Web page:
Sunday, November 4, 2007

700 in focus
City Council Candidates differ on annexation
By Brandon Gee
Sunday, November 4, 2007

Steamboat Springs — It’s been called everything from the biggest thing to face Steamboat Springs in 30 years to the city’s last chance to confront its affordable housing crisis.
Regardless of where they stand on those claims and others, all 10 candidates for Steamboat Springs City Council agree on one thing: If elected, the potential annexation of the Steamboat 700 development is one of the most — if not the most — important issues they will face in years to come.

Interviews with the candidates reveal that the results of this Tuesday’s election, in which five of the council’s seven seats are up for grabs, could directly affect the future development of 700 acres west of the city — including whether such development goes through.

Candidates offer different opinions about how to negotiate a pre-annexation agreement with 700’s developers and how demanding the city should be with requirements such as infrastructure and community benefits. Steamboat 700 Project Manager Danny Mulcahy said he and his partners have several contingency plans in place, should the city demand so much that the project is no longer profitable. Mulcahy would not expound on those plans except to say that he might walk away from the project “in a heartbeat” if that happens or sit on the land for 10 years until prices reach “Aspen levels.”
But Mulcahy hopes not, and doesn’t expect, to put those contingency plans to use.
“I don’t expect the community to push back to a point that I’m going to walk away,” he said last week. “We’re here to get this thing done.”
Mulcahy would not respond to any candidate statements leading up to the election. He said he hopes that whoever is elected will be temperate in their requests and work “in collaboration instead of confrontation.”
“I’m not looking for anything special, except that we work in a timely, efficient manner,” Mulcahy said.

No tumbleweeds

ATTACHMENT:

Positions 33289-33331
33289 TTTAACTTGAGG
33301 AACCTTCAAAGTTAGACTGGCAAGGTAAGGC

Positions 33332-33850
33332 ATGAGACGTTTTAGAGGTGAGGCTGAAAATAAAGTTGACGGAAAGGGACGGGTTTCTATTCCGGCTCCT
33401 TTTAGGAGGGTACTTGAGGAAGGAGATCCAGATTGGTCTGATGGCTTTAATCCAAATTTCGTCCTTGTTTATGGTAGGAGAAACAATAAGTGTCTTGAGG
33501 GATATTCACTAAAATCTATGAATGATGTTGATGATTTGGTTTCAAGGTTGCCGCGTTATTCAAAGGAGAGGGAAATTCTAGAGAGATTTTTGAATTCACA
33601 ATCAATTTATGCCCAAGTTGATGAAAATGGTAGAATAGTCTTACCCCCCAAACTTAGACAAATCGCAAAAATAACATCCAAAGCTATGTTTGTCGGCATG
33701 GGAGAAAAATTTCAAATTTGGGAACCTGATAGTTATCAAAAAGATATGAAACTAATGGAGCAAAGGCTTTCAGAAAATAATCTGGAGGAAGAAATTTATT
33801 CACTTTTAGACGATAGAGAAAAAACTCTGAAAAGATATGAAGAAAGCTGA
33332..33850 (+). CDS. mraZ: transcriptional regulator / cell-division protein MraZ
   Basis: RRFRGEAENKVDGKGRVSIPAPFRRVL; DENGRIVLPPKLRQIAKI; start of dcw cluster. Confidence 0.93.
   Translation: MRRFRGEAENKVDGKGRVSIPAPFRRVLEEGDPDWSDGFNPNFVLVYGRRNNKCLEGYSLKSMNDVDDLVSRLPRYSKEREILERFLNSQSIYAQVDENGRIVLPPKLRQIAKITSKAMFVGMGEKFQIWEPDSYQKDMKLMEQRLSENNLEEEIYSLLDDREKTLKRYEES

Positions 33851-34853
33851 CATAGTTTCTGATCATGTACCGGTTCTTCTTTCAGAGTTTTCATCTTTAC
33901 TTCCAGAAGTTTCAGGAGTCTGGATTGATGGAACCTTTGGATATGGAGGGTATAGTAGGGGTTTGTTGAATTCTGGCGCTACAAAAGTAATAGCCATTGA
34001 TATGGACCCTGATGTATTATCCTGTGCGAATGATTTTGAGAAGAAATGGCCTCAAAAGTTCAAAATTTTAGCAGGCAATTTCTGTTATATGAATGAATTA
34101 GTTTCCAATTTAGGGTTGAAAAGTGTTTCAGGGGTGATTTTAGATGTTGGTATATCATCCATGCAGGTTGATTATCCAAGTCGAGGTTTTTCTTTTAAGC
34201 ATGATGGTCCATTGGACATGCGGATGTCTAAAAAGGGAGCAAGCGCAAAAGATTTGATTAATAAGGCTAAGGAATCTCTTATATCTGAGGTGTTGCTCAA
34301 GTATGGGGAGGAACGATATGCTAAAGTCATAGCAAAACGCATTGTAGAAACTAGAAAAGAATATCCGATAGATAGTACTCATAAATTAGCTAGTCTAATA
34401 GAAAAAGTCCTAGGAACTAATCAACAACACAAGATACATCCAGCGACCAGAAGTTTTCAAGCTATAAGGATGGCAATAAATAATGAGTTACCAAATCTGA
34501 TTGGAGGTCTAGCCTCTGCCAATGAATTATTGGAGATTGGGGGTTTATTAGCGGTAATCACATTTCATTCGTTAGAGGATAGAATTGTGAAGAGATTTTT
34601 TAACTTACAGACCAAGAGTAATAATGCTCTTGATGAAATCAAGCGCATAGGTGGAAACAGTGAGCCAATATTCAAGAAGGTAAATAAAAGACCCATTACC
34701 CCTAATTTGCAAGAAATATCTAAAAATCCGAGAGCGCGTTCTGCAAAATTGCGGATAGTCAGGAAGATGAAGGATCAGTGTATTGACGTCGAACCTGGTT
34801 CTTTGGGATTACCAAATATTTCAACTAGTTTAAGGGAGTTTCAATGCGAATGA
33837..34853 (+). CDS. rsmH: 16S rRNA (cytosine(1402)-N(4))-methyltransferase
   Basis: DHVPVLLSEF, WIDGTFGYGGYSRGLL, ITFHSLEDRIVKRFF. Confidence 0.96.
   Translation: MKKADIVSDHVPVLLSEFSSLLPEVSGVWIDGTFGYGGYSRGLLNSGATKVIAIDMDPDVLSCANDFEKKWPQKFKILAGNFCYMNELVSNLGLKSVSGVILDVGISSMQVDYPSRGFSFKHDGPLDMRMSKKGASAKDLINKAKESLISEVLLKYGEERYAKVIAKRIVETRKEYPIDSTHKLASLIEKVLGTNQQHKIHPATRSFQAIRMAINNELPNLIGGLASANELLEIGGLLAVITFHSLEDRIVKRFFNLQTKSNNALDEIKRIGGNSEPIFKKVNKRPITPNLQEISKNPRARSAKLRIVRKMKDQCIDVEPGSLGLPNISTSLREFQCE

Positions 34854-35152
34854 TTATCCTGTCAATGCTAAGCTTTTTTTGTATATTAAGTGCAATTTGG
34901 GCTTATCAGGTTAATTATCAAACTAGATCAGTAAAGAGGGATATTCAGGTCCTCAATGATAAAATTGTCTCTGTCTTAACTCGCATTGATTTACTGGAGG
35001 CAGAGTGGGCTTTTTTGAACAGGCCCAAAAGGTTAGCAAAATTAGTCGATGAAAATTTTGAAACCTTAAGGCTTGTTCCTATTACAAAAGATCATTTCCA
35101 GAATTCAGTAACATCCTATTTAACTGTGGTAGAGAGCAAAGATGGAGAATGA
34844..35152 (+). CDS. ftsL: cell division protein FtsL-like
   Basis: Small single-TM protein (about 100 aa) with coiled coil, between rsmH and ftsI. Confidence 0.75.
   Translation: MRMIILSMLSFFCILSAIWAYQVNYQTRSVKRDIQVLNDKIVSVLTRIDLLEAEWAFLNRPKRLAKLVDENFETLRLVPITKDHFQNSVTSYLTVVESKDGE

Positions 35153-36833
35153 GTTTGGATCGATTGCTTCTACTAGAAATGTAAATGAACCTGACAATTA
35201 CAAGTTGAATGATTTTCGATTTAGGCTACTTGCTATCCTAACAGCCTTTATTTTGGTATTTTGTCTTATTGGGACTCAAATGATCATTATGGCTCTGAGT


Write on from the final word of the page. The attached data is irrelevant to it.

At-large candidate and incumbent Councilman Towny Anderson is the candidate who has most often cited Steamboat 700 annexation as the most important issue that will face the next City Council.
“It has the potential to nearly double our population,” he said. “That’s the level of impact, and that’s its remarkable opportunity and potential. … I can’t think of a single other community that has the opportunity that Steamboat has. We literally could define a whole new course in community planning.”
Anderson is also the candidate who spoke strongest for the city sticking to its guns and getting what it needs out of an annexation agreement, without bending to the developer.
“There’s no example of a municipality looking back at an annexation and saying we were too hard on a developer,” Anderson said. “Because this community struggled for so long, there’s a fear that if the developer walked, tumbleweeds would be blowing down Lincoln Avenue. Now if a developer walks, there’s probably going to be 10 more behind him. We’ve been discovered. It’s OK to take the time to get it right.”

Representing a more cautious standpoint is Jon Quinn, candidate for a four-year District 3 seat.
“We’re going to get everything we possibly can out of the 700 development,” Quinn said. “But if the city pushes them too far, their contingency plan is to parcel that lot out into 35-acre lots and at least walk away intact. That would be a disaster. … We need to see through the development of a community there. We don’t need another Marabou.”

Cari Hermacinski, Anderson’s at-large opponent, agreed that it is fair for the city to make strong demands on Mulcahy and his partners, and said success realizing those demands will take skilled negotiators.